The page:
Hillary Clinton praises Turkey's economic growth, says the country can be the engine of the region
U.S. Secretary of State Hillary Clinton has praised performance the Turkish economy had made, saying 11 percent growth rate was impressive, AA reported.
"The 11 percent growth rate is phenomenal, one of the highest in the world ... And what I hope is that Turkey will become an engine for economic growth in the region," Clinton told a televised coffee house event in Istanbul.
On a question about criticisms that Turkey's foreign policy orientations shifted, Clinton said there was no reason for the country to shift from west to east.
"Turkey is so strategically located between east and west. As an outsider, I have always thought the debate is a debate without real meaning to it because why would you give up one for another? You can look both ways and to me that is an incredible advantage," she said.
Clinton said Turkey is a regional and a global player, adding that the country had made a strong commitment to engage in not only regional problems but also global issues.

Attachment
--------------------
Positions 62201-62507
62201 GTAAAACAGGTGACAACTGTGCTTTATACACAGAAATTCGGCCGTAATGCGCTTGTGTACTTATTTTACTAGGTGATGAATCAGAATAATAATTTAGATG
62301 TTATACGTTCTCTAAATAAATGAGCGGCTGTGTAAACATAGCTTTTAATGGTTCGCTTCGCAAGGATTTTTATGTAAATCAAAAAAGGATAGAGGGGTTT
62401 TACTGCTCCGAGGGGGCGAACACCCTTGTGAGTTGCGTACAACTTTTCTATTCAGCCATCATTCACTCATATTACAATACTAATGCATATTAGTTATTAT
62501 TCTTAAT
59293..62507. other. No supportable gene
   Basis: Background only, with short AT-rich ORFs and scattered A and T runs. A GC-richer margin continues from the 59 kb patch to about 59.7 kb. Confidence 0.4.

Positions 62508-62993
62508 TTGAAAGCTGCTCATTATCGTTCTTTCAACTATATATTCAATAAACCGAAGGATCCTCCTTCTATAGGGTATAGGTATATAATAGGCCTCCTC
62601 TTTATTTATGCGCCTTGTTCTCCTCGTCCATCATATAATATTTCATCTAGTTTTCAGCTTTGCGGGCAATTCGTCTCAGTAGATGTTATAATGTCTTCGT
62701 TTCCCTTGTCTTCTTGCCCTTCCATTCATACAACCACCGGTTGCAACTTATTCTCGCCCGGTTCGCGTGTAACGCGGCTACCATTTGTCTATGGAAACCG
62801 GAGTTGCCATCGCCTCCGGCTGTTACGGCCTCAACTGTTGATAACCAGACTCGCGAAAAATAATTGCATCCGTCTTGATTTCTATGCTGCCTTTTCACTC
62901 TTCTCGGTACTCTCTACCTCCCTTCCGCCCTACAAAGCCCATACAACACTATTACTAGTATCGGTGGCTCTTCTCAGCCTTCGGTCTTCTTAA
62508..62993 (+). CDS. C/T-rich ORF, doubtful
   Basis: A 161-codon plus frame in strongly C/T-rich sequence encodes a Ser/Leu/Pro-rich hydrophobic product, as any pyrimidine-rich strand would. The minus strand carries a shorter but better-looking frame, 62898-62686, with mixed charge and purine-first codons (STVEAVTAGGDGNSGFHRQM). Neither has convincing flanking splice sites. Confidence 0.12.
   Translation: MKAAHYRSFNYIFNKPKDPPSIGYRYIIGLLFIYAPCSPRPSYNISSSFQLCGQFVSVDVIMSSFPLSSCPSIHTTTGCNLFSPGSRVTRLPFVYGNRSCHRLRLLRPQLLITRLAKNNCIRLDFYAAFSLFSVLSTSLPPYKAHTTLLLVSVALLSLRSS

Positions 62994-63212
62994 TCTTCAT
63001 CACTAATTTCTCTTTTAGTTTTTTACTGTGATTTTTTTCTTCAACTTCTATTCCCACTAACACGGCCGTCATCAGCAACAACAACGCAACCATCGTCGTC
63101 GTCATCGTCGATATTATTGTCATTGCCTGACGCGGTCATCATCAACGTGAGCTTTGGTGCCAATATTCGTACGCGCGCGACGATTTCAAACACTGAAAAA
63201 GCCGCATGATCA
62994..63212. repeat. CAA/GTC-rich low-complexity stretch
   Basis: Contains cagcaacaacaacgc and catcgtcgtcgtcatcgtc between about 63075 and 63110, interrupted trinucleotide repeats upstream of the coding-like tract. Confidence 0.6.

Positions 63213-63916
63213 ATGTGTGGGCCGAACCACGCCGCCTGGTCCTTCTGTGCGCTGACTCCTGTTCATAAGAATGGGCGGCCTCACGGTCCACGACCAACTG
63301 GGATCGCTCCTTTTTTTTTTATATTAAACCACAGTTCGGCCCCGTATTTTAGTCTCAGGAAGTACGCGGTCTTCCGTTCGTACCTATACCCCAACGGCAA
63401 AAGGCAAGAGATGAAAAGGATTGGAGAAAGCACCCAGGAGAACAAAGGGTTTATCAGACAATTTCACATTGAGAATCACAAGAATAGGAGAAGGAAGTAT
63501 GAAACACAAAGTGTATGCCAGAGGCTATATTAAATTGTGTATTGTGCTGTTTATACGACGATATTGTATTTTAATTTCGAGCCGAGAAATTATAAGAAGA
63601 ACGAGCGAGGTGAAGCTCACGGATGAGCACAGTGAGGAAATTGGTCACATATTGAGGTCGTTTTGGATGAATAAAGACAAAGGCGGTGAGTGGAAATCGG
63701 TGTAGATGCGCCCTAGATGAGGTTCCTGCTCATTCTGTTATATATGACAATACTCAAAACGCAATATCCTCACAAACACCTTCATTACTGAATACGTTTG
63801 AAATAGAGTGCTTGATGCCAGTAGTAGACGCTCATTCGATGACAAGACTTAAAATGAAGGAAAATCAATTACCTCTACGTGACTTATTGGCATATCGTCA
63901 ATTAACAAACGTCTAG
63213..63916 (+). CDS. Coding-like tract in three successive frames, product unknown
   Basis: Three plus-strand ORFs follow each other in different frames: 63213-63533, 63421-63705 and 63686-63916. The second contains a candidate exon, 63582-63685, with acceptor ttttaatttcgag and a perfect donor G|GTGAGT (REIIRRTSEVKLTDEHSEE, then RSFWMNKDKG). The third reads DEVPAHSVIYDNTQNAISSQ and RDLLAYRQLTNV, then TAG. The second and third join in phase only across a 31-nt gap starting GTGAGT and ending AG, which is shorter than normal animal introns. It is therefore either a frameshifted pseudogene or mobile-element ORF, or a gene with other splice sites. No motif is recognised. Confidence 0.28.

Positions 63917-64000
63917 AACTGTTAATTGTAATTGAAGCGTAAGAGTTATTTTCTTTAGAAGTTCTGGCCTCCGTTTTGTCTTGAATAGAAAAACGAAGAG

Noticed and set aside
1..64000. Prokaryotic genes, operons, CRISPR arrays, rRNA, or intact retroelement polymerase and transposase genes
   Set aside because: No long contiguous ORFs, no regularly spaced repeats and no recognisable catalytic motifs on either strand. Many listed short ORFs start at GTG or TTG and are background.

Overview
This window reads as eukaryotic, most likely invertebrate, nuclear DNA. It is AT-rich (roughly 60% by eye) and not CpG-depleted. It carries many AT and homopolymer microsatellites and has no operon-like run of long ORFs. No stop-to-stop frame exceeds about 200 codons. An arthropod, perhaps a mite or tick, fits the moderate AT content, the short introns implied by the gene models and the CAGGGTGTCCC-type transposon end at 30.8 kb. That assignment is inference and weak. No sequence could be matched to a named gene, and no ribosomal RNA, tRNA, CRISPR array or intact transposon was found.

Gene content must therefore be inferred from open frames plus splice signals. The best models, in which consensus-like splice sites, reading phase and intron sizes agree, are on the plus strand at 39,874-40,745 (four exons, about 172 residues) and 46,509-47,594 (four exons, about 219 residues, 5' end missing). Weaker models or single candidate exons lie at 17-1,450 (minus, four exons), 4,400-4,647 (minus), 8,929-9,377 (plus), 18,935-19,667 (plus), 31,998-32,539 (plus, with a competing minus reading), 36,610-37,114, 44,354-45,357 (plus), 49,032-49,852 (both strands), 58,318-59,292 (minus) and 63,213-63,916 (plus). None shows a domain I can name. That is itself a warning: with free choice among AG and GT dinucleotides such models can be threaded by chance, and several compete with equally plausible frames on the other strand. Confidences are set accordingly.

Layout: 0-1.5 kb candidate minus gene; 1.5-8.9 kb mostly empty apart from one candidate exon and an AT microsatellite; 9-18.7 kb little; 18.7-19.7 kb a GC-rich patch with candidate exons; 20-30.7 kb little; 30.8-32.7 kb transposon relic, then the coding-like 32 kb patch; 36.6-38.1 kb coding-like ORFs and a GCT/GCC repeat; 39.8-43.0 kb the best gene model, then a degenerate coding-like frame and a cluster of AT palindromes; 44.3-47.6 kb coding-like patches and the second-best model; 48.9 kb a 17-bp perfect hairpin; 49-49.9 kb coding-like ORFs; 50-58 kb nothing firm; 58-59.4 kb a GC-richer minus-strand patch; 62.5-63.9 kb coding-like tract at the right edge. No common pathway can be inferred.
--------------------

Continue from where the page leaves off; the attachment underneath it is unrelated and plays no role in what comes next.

Clinton said Turkey's economic success and its political change might be an inspiration for many countries, adding that regional countries could ask for support from Turkey.
On a question over Iran's suspected nuclear program, Clinton said Turkey and the U.S. shared a very similar strategic assessment about "what we hope to see happening regionally and globally. We do not always agree on tactics" over Iran's nuclear program.
"We did have our differences over the vote in the United Nations but our shared view is that we want to do everything we can together to convince and prevent Iran from having nuclear weapons, which would be very destabilizing for the region... I think in the last two and a half years we weathered our differences" she said.
Over a question on the freedom of expression and press in Turkey, Clinton said "I do not think it is necessary or in Turkey's interests to be cracking down on journalists," adding that Turkey's institutions could withstand the scrutiny and debate that a free press brings.
"It seems to me inconsistent with all the other advances Turkey has made," she said.